IOM report takes a closer look at emerging adults...
The resulting report, Investing in the Health and Well-Being of Young Adults, offers federal, state, and local policy makers and program leaders, as well as employers, nonprofit organizations, and other community partners’ guidance in developing and enhancing policies and programs to improve young adults’ health, safety, and well-being. In addition, the report suggests priorities for research to inform policies and programs for young adults.
Don't miss the opportunity to hear from authors of the report at the 28th Annual Research & Policy Conference, March 22 - 25, 2014. You can learn more about the conference here. Read the description of this exciting plenary session below:
Investing in the Helth and Well-Being of Young Adults: Highlights from an Institute of Medicine/National Research Council Report
Maryann Davis, Ph.D., Research Associate Professor, Systems and Psychosocial Advances Research Center, Department of Psychiatry, University of Massachusetts Medical School; John Schulenberg, Ph.D., Professor of Psychology and Research Professor, Institute for Social Research and Center for Human Growth and Development, University of Michigan; Mark Courtney, Ph.D., Professor, School of Social Service Administration, University of Chicago; Jennifer Collins, Student, University of Maryland College Park
- Young adults are at a significant and pivotal time of life. They may seek higher education, launch their work lives, develop personal relationships and healthy habits, and pursue other endeavors that help set them on healthy and productive pathways. However, the transition to adulthood also can be a time of increased vulnerability and risk. Young adults may be unemployed and homeless, lack access to health care, suffer from behavioral health issues (i.e. mental health or substance abuse issues) or other chronic health conditions, or engage in binge drinking, illicit drug use, or driving under the influence. Young adults are moving out of the services and systems that supported them as children and adolescents, but adult services and systems—for example, adult behavioral health care systems, the labor market, and the justice system—may not be well suited to supporting their needs.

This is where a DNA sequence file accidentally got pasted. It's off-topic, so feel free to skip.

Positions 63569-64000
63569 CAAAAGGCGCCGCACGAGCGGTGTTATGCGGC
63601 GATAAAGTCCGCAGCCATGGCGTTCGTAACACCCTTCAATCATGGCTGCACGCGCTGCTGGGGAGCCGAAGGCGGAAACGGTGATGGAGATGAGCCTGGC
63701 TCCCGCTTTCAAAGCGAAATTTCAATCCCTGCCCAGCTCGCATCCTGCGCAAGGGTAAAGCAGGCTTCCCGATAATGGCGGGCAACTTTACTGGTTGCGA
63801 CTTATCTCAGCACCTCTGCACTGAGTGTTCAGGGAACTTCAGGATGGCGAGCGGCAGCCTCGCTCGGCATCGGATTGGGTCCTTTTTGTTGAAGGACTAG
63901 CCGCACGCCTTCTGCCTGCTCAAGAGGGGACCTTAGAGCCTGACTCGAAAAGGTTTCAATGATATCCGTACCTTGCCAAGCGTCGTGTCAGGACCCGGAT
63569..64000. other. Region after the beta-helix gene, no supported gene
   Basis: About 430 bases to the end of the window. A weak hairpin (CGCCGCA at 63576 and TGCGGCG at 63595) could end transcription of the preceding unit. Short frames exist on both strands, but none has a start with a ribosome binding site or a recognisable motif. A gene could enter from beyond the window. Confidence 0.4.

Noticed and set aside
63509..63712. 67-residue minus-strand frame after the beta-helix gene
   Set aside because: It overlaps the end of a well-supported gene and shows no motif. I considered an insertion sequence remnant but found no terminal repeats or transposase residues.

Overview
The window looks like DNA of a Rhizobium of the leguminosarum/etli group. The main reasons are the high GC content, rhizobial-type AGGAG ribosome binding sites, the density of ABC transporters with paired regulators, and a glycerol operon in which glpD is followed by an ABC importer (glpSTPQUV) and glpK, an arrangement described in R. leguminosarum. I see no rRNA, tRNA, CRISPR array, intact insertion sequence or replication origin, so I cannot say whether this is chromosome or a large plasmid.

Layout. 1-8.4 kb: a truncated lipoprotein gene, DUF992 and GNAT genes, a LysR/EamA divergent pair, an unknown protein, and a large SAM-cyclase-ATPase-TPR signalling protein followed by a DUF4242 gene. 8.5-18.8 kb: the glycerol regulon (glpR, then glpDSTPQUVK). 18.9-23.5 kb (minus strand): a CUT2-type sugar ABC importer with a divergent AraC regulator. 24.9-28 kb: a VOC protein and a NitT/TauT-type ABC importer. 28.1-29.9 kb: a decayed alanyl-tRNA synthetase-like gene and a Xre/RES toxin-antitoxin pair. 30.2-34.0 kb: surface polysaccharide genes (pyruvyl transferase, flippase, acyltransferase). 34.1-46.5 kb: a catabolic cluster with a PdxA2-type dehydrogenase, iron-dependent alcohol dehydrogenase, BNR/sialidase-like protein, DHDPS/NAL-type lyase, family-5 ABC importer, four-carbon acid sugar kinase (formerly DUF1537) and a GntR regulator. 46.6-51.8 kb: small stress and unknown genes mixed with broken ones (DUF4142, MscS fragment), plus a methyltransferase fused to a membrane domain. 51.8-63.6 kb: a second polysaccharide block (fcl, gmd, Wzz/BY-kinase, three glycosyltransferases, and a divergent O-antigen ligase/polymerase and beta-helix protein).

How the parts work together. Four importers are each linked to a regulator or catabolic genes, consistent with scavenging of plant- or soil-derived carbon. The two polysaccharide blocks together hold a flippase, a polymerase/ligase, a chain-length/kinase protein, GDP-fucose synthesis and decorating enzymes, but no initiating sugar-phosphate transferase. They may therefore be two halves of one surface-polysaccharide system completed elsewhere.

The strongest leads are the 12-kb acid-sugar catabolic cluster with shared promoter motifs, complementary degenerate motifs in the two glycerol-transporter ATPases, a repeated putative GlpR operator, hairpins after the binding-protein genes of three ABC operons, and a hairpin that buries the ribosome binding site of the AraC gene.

This interactive session will focus on the October 2014 Institute of Medicine and National Research Council report on the health and well-being of young adults. The report summarizes what is known about the behavioral and physical health, safety, and well-being of young adults and offers recommendations for policy, programs, and research. It was prepared by a multidisciplinary committee with expertise in behavioral health, public health, health care, social services, human development, psychology, neuroscience, demography, justice and law, sociology, economics, the private sector, family studies, and media and communication.
Maryann Davis, Ph.D., is a research associate professor with the Center for Mental Health Services Research in the University of Massachusetts Medical School’s Department of Psychiatry. She is also director of the Learning and Working During the Transition to Adulthood Rehabilitation Research and Training Center (Transitions RTC). Dr. Davis is an internationally recognized expert on services for transition-age youth and young adults with serious mental health conditions. Her focus is on improving treatments and services for this population that help support the development of adult role functioning during the transition from adolescence to mature adulthood. She has examined the ways in which policies and practices support or impede the healthy development of this unique age group. Dr. Davis’s work also emphasizes the development of evidence-based interventions that can improve this population’s transition to adulthood, including facilitation of mental health and related treatment, as well as interventions that reduce criminal behavior and substance abuse while supporting the successful completion of education and training and movement into mature work life.